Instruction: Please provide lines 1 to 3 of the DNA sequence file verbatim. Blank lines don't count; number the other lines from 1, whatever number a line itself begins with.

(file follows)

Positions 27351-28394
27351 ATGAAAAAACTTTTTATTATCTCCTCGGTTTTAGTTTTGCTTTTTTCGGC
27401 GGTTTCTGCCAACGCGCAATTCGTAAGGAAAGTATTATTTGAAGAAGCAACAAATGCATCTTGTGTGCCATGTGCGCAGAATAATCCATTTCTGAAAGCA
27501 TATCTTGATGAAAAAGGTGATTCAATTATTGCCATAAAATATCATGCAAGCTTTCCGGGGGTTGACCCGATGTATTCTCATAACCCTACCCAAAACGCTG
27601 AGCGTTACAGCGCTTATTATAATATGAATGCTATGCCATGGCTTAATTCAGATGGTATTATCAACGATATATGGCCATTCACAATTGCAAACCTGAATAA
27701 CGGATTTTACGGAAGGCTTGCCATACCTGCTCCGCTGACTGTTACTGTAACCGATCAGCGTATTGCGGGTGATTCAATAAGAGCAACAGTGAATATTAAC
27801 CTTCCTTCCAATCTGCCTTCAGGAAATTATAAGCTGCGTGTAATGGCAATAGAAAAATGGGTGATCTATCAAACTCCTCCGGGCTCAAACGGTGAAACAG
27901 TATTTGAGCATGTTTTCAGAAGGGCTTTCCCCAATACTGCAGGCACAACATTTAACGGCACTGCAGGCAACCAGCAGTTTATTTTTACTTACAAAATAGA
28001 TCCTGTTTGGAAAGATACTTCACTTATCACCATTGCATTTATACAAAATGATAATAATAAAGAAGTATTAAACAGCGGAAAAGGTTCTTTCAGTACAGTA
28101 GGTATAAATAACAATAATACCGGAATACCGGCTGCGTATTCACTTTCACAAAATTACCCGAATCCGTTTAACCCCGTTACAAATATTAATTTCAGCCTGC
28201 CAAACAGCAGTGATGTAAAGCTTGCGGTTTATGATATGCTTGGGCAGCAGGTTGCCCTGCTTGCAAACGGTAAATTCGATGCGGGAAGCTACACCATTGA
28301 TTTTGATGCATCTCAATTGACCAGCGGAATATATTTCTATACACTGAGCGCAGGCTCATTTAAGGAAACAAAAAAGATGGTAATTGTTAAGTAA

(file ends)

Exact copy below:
Positions 27351-28394
27351 ATGAAAAAACTTTTTATTATCTCCTCGGTTTTAGTTTTGCTTTTTTCGGC
27401 GGTTTCTGCCAACGCGCAATTCGTAAGGAAAGTATTATTTGAAGAAGCAACAAATGCATCTTGTGTGCCATGTGCGCAGAATAATCCATTTCTGAAAGCA